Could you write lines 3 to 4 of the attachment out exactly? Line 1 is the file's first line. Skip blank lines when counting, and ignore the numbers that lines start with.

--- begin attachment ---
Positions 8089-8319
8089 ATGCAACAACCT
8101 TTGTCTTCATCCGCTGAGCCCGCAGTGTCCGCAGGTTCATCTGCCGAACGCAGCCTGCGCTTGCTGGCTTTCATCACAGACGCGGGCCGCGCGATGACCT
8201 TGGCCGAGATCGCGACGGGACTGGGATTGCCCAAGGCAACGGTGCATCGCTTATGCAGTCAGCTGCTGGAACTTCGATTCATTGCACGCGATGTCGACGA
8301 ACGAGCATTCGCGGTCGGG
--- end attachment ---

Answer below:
8101 TTGTCTTCATCCGCTGAGCCCGCAGTGTCCGCAGGTTCATCTGCCGAACGCAGCCTGCGCTTGCTGGCTTTCATCACAGACGCGGGCCGCGCGATGACCT
8201 TGGCCGAGATCGCGACGGGACTGGGATTGCCCAAGGCAACGGTGCATCGCTTATGCAGTCAGCTGCTGGAACTTCGATTCATTGCACGCGATGTCGACGA